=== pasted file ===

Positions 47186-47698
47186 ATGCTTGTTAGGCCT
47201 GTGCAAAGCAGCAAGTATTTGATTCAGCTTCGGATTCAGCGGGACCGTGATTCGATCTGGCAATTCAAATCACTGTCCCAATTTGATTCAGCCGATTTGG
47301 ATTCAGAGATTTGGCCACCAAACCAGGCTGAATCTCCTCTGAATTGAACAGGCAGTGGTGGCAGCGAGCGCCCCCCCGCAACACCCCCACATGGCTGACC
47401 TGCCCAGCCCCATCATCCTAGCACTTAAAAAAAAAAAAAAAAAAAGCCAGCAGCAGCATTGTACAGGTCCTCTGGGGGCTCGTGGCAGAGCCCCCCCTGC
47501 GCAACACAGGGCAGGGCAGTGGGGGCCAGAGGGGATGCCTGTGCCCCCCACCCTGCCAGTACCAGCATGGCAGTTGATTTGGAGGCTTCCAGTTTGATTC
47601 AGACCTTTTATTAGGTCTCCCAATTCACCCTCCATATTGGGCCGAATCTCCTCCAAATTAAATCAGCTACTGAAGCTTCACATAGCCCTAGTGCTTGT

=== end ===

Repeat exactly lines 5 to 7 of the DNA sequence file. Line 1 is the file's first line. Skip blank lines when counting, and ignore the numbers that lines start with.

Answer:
47401 TGCCCAGCCCCATCATCCTAGCACTTAAAAAAAAAAAAAAAAAAAGCCAGCAGCAGCATTGTACAGGTCCTCTGGGGGCTCGTGGCAGAGCCCCCCCTGC
47501 GCAACACAGGGCAGGGCAGTGGGGGCCAGAGGGGATGCCTGTGCCCCCCACCCTGCCAGTACCAGCATGGCAGTTGATTTGGAGGCTTCCAGTTTGATTC
47601 AGACCTTTTATTAGGTCTCCCAATTCACCCTCCATATTGGGCCGAATCTCCTCCAAATTAAATCAGCTACTGAAGCTTCACATAGCCCTAGTGCTTGT